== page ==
Electric Vehicle (EV) adoption: full steam ahead on the road to net zero! 

Mark McLoughlin, Siemens Industries and Markets, Siemens Financial Services, UK

With COP26 behind us, it’s time to look towards achieving the UK #NetZero target by 2050. With road transport consuming 40% of all oil demand,[1] we know that electric and hybrid vehicles have the potential to significantly reduce our carbon footprint – so what’s holding us back?

 

Let’s quickly run through our checklist:

  • Public demand for environmentally friendly alternatives to fossil fuel – ✔️
  • Product availability and model range on a steep incline – ✔️
  • Growing number of policy drivers, subsidies and tax rebates incentivizing EV purchase ✔️

With all these drivers in place, it’s no surprise that this past year has been pivotal for the electrification of transportation. In 2020, electric car sales increased by an impressive 41% despite overall car sales dropping by 16% due to the pandemic impact on the economy.[2]

 

This explosion in demand is a great start but there’s something vital missing: we currently don’t have the right infrastructure in place to support this rapid acceleration. If predictions that the 2020s will become the “years of the electric drive” are to become fact – a massive investment in charging infrastructure is needed across the nation. The question is “how much?”.

At Siemens Financial Services (SFS), we wanted to get a better sense of exactly how big of an investment is needed to rapidly deploy EV charging networks worldwide – that is to say the ‘investment gap’ between what is already being financed and what is being paid for out of CAPEX (capital expenditure). The findings of our research showed that 150bn USD will be needed by 2026[3] – a considerable sum, especially during a time of economic recovery.

 

Public funds and incentives are crucial to setting the wheels in motion, but if we are to expand the electric charging infrastructure at the same rate as demand for EVs – private sector finance will be required. Without this, it is unclear if the electrical power grid will be able to sustain a growing EV fleet. The pace of EV adoption could therefore be held back, in which case the UK may struggle to meet its agreed climate targets.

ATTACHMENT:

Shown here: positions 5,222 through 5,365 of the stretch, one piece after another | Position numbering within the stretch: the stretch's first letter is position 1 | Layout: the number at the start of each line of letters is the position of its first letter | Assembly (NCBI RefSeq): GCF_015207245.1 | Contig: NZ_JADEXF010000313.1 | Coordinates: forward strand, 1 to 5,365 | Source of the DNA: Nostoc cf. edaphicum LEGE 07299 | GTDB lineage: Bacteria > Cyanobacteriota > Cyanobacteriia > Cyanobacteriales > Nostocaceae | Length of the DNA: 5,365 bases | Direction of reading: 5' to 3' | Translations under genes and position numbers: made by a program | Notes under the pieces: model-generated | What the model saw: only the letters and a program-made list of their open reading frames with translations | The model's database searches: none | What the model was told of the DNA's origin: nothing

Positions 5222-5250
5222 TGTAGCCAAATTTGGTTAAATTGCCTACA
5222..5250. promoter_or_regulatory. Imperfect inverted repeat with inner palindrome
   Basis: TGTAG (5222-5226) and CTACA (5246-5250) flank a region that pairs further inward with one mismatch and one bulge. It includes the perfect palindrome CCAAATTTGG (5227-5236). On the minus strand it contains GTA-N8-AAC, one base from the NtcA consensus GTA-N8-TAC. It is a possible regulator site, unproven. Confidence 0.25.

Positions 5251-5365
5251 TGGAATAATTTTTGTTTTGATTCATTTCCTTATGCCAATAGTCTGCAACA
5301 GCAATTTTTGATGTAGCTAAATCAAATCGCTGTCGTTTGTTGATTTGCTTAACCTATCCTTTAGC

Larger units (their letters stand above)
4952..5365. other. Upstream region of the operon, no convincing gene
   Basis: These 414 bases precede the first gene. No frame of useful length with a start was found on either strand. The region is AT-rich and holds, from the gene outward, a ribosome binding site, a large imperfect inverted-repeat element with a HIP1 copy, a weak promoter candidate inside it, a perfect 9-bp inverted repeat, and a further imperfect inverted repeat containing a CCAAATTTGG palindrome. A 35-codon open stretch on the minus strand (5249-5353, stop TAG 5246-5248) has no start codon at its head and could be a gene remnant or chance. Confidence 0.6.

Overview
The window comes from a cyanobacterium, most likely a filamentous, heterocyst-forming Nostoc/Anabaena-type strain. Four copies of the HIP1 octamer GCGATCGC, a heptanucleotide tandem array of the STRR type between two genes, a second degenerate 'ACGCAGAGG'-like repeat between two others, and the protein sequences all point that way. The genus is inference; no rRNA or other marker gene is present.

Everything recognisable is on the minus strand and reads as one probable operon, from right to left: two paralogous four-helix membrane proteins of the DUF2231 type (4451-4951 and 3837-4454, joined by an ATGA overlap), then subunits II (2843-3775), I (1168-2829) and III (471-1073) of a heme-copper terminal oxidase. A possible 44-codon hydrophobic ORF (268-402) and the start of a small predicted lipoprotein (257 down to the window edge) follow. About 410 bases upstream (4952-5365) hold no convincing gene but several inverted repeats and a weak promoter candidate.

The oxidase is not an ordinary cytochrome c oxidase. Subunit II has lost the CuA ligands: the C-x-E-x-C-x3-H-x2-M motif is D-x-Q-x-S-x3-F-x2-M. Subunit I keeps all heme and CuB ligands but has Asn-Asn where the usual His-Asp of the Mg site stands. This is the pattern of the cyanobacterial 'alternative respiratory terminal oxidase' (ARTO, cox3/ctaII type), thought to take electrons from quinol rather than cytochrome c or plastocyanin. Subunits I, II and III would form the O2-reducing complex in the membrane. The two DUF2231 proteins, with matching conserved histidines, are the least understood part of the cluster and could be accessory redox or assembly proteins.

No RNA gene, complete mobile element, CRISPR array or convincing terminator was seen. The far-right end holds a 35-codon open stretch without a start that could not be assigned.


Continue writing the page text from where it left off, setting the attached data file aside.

New financing models exist that are well-adapted to EV charging units – these are typically offered by an expert financing partner. Put simply, rather than requiring large upfront capital investment for accelerated deployment of infrastructure, payments can be flexibly aligned to maximise the cashflow position of the operators. Suddenly the investment becomes affordable and cash-flow friendly. Technology providers who cannot offer such smart finance options will likely find themselves losing out on deals to their competition.

 

Interested in fast-tracking your e-mobility project through smart finance? Download a free copy of our new report “Financing Decarbonization: e-mobility” and drop me a message here to find out more.

 

[1] Bloomberg NEF, Oil demand from road transport: COVID-19 and beyond, 11 June 2020

[2] The Guardian, Global sales of electric cars accelerate fast in 2020 despite covid pandemic, 19 Jan 2021

[3] Siemens Financial Services, Financing Decarbonization: e-mobility, 2021: www.siemens.com/financing-decarbonization-emobility

Mark McLoughlin, Siemens Industries and Markets, Siemens Financial Services, UK

I have worked as a strategic account manager & financing partner within Siemens Industries and Markets for the past eight years, with over 20 years’ experience in the finance and leasing industry. My role focuses on supporting Siemens by providing innovative financing solutions as part of its value proposition to customers.

 

In my free time I devote my energy to family time with my daughters (3 and 5 years old) and enjoy running, cycling through the Warwickshire countryside, and watching Aston Villa.